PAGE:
Despite being created to bring people closer together, social media sites such as Facebook could be causing more damage to relationships than good. According to a recent study published in Telematics and Informatics, when people share pictures of themselves online it can create ‘selfie related conflicts’. Previous research has found that people become increasingly jealous the more their other half uses Facebook, suggesting that copious social media use reduces the quality of romantic relationships.
It is possible that our ever increasing ability to effortlessly view other people’s information online makes it easier to search for and find a new partner, which leads to a higher turnover of romantic relationships. Additionally, apps like Snapchat where images are only displayed for a matter of seconds can be used for sharing provocative pictures and flirting, which has been found to incite more jealousy between partners than Facebook.
It is established that social media use can cause jealousy between partners, but it is not established what specifically about social media causes feelings of jealousy to arise. The authors of the study, Daniel Halpern (Universidad Catolica de Chile), James E. Katz (Boston University) and Camilla Cattill (Universidad Catolica de Chile) conducted two online surveys that were completed by 305 Chilean adults over a two-year period. The first survey was concerned with jealousy, how frequently individuals posted selfies and how people go about presenting an ideal version of themselves online. The second survey (completed one year after the first) measured social media related conflicts and the quality of relationships.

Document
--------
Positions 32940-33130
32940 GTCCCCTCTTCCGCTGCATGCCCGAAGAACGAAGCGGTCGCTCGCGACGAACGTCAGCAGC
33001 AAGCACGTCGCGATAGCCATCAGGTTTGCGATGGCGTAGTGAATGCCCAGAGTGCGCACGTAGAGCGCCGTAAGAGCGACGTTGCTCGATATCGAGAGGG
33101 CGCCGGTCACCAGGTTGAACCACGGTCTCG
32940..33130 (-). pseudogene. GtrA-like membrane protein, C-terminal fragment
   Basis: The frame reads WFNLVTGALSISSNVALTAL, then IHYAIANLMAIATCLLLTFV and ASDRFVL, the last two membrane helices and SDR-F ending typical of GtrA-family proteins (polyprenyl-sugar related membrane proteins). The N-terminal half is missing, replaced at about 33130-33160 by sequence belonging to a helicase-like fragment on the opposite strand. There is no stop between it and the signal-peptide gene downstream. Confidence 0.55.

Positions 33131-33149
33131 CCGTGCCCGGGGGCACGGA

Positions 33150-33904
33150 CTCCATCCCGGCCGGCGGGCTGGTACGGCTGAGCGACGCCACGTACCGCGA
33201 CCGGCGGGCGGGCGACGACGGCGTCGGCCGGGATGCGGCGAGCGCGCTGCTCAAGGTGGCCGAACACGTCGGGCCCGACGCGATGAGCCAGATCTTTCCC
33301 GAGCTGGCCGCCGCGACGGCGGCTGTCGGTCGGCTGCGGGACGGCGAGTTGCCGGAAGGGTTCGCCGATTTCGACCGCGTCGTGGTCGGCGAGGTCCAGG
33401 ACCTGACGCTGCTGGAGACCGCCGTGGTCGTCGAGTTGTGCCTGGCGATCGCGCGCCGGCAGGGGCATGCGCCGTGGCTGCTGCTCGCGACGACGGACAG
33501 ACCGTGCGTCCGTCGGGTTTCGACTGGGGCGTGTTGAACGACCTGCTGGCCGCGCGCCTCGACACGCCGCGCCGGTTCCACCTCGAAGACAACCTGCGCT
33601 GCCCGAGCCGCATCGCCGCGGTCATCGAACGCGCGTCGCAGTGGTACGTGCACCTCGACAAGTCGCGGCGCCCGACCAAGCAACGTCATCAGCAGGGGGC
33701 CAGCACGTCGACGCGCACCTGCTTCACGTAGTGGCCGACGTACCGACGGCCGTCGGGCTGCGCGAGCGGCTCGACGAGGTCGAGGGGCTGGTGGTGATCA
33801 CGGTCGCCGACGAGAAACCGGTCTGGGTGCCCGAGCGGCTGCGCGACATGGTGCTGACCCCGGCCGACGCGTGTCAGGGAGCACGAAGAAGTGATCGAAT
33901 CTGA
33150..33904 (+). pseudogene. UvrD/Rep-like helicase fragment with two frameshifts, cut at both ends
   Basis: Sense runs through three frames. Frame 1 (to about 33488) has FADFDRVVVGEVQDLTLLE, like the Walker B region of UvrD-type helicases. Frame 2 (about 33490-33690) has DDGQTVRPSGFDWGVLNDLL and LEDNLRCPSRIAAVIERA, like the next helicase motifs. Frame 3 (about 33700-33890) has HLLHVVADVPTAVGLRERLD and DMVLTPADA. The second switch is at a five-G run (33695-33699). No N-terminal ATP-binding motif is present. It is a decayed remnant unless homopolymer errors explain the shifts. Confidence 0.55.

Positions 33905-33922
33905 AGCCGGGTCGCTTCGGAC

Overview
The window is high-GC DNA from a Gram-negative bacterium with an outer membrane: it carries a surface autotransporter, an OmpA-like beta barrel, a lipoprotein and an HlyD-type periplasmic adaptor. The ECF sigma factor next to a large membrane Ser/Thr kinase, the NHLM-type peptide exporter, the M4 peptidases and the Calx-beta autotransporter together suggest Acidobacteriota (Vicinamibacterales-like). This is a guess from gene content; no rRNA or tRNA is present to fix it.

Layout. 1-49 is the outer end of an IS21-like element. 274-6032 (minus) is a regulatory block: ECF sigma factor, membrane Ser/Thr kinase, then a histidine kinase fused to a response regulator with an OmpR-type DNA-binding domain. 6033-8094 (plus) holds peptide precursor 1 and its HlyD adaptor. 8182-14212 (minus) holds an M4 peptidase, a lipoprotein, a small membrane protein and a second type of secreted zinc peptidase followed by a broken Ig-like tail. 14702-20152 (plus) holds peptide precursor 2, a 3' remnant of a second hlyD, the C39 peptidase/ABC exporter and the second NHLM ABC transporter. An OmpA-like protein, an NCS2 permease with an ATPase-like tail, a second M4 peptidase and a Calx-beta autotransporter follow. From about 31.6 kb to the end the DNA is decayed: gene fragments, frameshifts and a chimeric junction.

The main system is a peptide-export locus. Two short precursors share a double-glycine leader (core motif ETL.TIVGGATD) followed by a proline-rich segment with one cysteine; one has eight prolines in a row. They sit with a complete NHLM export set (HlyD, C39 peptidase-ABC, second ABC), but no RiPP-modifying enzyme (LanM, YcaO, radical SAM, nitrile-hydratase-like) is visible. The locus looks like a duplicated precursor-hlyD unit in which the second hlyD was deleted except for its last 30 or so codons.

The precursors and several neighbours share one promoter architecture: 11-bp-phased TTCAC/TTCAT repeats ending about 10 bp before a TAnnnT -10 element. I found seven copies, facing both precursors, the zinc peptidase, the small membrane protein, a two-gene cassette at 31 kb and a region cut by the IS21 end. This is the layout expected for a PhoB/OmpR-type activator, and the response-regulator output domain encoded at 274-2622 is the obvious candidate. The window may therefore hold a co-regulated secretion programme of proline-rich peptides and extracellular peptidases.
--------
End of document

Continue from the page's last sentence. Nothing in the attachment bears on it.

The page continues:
The results showed that the level of jealousy between romantic partners increased with the amount of selfies that were posted on social media sites. Additionally, photo related conflicts as a result of posting selfies negatively affected the quality of the relationship. It was also found that the more selfies an individual posts on social media, the more likely it is that they are trying to create an idealized persona of themselves for social media connections to see.
The study brings to light the negative effect that social media can have on romantic relationships over time. It may be the case that visual communication compared to other forms is more prone to the damaging effects of over sharing. The saying ‘a picture is worth a thousand words’ comes to mind. It seems that although communication is important in a relationship, consistent selfie posting could be ‘too much communication’.
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